How to Ease Pregnancy Aches and Pains

It's normal to have aches and pains during pregnancy, but not all treatments are safe. Here are some tips for coping with pregnancy discomfort.

pregnant woman with abdominal pain
Photo: ChameleonsEye/Shutterstock 

It's not abnormal to have aches and pains when pregnant. And it makes sense, considering the enormous changes your body is experiencing—muscles stretch, bones spread, and babies get heavy. However, the things you may reach for when you're not pregnant may not be the best treatment during pregnancy.

So, be sure to talk to a health care provider about the discomfort you experience to be sure it falls within what's expected during pregnancy. Then, ask for help determining which treatments are safe. Read on for some tips for safely easing pregnancy-related pain and discomfort.

Over-the-Counter Pain Meds

Not all over-the-counter (OTC) pain medications are safe during pregnancy. For example, ibuprofen (Motrin, Advil) and other nonsteroidal anti-inflammatories (NSAIDs) like aspirin and naproxen (Aleve) are on the "no" list during pregnancy, except for cases where a health care provider has specifically prescribed it. The Food and Drug Administration (FDA) recommends against using NSAIDs after 20 weeks because they can cause rare but serious kidney problems in developing fetuses and lower amniotic fluid levels. They can also effect the fetal heart and prematurely close the ductus arteriosus.

Doctors consider acetaminophen (Tylenol) safer during pregnancy. However, like all drugs, it has the potential for side effects. For example, in 2021, Nature Reviews Endocrinology published a consensus statement calling for more research and awareness of the risks associated with the drug when used in pregnancy, including the risk of fetal neurodevelopmental disorders.

Even so, the American College of Obstetricians and Gynecologists (ACOG) still identifies Tylenol as one of the only safe OTC pain medication options during pregnancy. ACOG says there is no clear evidence proving a direct relationship between acetaminophen and fetal developmental issues. Therefore, they advise pregnant people to use Tylenol sparingly and at the lowest dose possible, and only after consulting with a health care provider.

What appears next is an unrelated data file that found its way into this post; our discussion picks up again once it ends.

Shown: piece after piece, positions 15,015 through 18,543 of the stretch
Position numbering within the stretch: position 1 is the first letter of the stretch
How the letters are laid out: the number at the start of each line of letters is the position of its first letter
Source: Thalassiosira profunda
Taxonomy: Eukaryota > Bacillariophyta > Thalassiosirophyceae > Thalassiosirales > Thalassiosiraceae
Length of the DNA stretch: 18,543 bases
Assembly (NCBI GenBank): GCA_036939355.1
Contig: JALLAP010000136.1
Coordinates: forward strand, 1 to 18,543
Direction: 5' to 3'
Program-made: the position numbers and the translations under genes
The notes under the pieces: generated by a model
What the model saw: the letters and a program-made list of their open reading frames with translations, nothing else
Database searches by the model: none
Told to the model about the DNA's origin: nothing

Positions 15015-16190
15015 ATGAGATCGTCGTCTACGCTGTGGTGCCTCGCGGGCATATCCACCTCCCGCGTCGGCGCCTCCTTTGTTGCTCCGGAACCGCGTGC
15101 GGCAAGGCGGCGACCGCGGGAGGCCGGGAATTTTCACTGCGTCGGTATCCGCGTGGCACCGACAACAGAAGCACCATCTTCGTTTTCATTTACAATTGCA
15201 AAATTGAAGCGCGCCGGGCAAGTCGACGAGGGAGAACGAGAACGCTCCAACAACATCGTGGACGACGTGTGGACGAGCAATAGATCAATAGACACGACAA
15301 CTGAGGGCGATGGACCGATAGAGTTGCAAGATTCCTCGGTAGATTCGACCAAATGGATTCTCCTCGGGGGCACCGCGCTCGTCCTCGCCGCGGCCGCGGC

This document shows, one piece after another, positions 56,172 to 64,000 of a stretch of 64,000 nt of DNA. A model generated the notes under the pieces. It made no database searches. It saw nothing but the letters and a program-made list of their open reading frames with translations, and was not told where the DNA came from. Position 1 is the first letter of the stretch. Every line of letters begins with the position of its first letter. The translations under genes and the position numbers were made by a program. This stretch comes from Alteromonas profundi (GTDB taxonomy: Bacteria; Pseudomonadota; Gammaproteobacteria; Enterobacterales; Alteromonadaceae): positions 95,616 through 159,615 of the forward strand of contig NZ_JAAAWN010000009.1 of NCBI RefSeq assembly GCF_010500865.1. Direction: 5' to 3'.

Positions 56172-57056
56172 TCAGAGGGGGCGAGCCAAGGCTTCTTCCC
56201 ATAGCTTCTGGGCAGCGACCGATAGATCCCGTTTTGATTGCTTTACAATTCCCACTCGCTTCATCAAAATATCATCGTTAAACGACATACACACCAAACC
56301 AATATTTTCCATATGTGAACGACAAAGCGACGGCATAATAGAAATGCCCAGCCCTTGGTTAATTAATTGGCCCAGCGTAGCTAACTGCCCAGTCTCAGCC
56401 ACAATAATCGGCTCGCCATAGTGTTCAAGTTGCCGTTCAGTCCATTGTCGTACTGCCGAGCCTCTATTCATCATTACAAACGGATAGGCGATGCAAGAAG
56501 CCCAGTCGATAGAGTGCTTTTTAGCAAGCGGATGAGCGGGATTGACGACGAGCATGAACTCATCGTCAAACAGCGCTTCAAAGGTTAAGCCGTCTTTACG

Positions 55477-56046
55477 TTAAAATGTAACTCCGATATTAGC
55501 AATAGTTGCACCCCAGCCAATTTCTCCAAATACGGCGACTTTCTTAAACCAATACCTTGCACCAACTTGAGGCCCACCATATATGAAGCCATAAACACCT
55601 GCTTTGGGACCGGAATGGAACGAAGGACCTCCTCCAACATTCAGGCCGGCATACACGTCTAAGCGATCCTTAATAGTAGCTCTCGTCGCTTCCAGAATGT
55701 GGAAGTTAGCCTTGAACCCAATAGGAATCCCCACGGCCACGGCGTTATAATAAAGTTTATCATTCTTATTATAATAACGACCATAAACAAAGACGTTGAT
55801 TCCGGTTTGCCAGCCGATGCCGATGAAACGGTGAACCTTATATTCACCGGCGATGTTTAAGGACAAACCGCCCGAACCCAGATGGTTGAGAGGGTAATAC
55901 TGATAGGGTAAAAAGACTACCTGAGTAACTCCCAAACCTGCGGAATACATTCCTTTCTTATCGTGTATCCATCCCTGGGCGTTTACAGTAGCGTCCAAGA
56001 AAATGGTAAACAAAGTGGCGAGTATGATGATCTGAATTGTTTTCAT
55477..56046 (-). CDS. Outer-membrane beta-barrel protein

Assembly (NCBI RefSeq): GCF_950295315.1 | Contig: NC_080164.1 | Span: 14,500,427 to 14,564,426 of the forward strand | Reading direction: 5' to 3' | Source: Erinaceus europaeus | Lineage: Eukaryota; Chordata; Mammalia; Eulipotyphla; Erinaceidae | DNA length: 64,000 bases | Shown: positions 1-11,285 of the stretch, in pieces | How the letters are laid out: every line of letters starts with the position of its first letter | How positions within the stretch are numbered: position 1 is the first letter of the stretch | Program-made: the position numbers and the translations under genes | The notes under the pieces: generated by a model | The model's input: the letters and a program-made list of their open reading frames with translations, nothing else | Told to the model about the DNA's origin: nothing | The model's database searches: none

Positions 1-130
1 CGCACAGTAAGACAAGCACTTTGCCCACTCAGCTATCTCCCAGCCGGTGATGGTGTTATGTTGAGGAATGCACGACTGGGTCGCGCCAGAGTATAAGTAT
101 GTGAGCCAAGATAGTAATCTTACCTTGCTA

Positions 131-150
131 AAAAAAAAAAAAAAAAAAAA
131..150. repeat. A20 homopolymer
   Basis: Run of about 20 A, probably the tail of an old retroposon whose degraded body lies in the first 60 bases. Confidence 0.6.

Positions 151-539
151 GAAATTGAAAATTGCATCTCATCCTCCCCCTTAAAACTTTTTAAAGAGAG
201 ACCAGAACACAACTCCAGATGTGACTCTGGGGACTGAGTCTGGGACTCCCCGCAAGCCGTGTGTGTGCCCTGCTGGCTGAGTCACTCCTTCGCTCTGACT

Massage can be beneficial if you are experiencing body aches like back pain. According to ACOG, massage is safe during pregnancy. Just avoid lying on your stomach, and try your side instead. Or you can look for a massage therapist with a table with a cut-out for your belly so you can safely lie face-down.

Look for a massage therapist with experience and training in prenatal massage. And avoid aromatherapy oils because they are highly concentrated and may be absorbed by your skin. Plus, once inhaled, the fumes can enter your bloodstream. So, it's best to stick with straight carrier oils, like almond or jojoba oil, without added scents.

Essential Oils

So, what about essential oils (EOs) during pregnancy for relaxation, congestion, nausea, or other aches and pains? Essential oils can carry significant risks, so you should be careful about using them without guidance from a health care provider.

According to a 2021 study published in the International Journal of Molecular Sciences, some essential oils can affect the pregnant person's reproductive system and fetal development. Risks include:

  • Miscarriage
  • Interference with reproductive hormones
  • Maternal toxicity
  • Fetal disabilities
  • Interference with fetal development

In addition, the National Association for Holistic Aromatherapy (NAHA) points out that skin is often more sensitive during pregnancy, and certain oils and aromas that you liked pre-pregnancy might now feel or smell horrid.

Since some EOs carry more risk than others, discussing their safety with a health care provider before using is best. Then, if you get the green light, always dilute essential oils; never apply them fully concentrated.

Safer choices

According to NAHA, some diluted essential oils might have less potential for possible adverse effects, including:

  • Chamomile
  • Eucalyptus
  • Frankincense
  • Geranium
  • Juniper
  • Lavender
  • Lemon
  • Rose
  • Sandalwood
  • Tea tree
  • Ylang ylang

Remember, "safer" does not mean without risk. Consult a health care provider to be sure it's advised in your situation. For example, some health conditions could make EOs riskier for some people.

EOs to avoid

Other EOs have known risks during pregnancy. According to NAHA, you should avoid the following when pregnant:

  • Camphor
  • Hyssop
  • Lavandula stoechas
  • Oak moss
  • Parsley seed
  • Rue
  • Sage
  • Wormwood

This is only a partial list, so again, only use essential oils under the guidance of a health care professional.


Heat can be very soothing to muscle aches and help you relax. You can use heat in the form of heating pads, hot water bottles, and warm baths to naturally soothe sore muscles, relieve headaches, and wind down.

However, you should avoid very high temperatures (for example, too-hot baths, hot tubs, and saunas). These can raise your core body temperature, which can be dangerous for your fetus.

Heating pads and hot water bottles are considered safe during pregnancy because they warm up the area you apply them to and not your core body temperature. Warm—not hot—baths are also fine.

And one other safety consideration to keep in mind: If you're further into your pregnancy, you may need support getting in and out of the tub. So, be sure someone is around to help if needed.

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